When it comes to organizing your space, are you on Team Decant or Team I Just Can’t?
If you ever watched someone on your social media feed show off their perfectly organized kitchen pantry or cabinets, chances are, you've seen lots of cute, clear containers on display, storing anything from pasta to flour to laundry detergent pods.
It might at first seem counterintuitive to remove items from their original containers only to put them in different containers, but there are good reasons to try it out in your own storage space.
“The packaging and boxes that most items come in can take up unnecessary space on shelves or in drawers,” Heather Aiello, the CEO and founder of The Organized You, tells The Spruce. “By eliminating the packaging, you are also reducing the visual clutter.”
Aside from having an excuse to purchase a slew of containers and matching labels (more on those in a moment), decanting has bigger benefits than indulging a shopping urge.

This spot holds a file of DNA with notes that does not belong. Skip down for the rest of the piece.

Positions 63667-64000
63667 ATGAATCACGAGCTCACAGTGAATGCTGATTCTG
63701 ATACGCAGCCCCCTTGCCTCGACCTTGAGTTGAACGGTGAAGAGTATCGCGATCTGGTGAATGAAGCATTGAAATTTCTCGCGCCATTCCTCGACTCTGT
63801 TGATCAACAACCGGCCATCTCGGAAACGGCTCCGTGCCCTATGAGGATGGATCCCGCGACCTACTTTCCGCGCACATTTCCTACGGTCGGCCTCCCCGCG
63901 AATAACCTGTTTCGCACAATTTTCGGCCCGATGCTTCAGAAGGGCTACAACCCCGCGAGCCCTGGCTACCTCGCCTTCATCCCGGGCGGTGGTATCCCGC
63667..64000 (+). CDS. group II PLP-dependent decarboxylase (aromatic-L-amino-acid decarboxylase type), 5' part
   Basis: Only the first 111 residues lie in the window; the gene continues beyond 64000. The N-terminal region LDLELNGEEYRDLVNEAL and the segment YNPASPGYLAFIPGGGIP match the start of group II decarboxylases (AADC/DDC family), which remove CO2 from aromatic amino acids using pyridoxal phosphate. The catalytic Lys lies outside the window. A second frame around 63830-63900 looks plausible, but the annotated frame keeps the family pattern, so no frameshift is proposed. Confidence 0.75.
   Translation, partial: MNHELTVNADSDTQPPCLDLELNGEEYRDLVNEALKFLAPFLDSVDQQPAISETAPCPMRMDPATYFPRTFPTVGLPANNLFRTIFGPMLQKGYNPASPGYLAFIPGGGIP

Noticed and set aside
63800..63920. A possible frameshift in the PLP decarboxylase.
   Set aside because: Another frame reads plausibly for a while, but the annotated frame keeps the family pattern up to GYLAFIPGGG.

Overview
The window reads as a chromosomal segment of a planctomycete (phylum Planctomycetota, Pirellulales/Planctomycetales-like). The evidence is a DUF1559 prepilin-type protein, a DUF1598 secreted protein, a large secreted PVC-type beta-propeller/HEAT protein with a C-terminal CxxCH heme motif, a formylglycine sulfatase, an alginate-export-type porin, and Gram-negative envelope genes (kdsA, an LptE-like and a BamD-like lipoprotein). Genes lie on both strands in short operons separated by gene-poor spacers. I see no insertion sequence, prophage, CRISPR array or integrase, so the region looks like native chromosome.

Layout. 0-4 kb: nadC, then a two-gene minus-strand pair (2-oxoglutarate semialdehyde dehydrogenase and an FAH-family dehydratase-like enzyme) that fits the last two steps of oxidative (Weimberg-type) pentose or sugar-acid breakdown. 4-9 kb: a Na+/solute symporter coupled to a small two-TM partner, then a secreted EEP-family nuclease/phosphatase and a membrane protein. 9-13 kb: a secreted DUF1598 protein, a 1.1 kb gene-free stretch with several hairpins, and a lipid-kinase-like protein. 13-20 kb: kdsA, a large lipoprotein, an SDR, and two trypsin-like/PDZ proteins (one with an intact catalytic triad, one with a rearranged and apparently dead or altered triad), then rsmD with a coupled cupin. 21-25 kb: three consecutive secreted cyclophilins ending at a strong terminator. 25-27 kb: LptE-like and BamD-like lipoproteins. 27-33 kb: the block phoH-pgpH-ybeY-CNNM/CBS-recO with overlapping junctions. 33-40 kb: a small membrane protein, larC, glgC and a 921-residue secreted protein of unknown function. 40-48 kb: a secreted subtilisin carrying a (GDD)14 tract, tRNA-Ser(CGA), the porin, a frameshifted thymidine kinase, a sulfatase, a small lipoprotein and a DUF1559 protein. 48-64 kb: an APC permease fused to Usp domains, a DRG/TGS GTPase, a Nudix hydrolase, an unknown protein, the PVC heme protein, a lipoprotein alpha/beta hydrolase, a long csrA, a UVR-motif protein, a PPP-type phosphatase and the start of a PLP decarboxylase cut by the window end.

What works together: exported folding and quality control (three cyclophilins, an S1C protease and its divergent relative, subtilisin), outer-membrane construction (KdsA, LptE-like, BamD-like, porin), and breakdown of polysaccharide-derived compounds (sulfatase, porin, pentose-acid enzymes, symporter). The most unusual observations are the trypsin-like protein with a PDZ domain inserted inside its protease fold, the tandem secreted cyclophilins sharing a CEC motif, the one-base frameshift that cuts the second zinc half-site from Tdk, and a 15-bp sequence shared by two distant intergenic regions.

If we can have a shelf of decanted items, maybe we can decant the rest of our lives and get it all organized, right?
Style preferences aside, it’s important to choose the right type of container for the items you are decanting. A colorful wicker basket is fine for holding small prepackaged snacks, but you’ll want a container with an airtight seal for baking supplies like flour and sugar.
Plastic decanting containers are much safer if you’ve got kids digging into them, says Heartfield. But if there are only adults in your household, she suggests using glass containers for storing pasta, oatmeal, protein powders, and more.
Be sure to label your containers, too. One big issue with decanting is that by ditching the original packaging, you’re also ditching nutritionalRead more on thespruce.com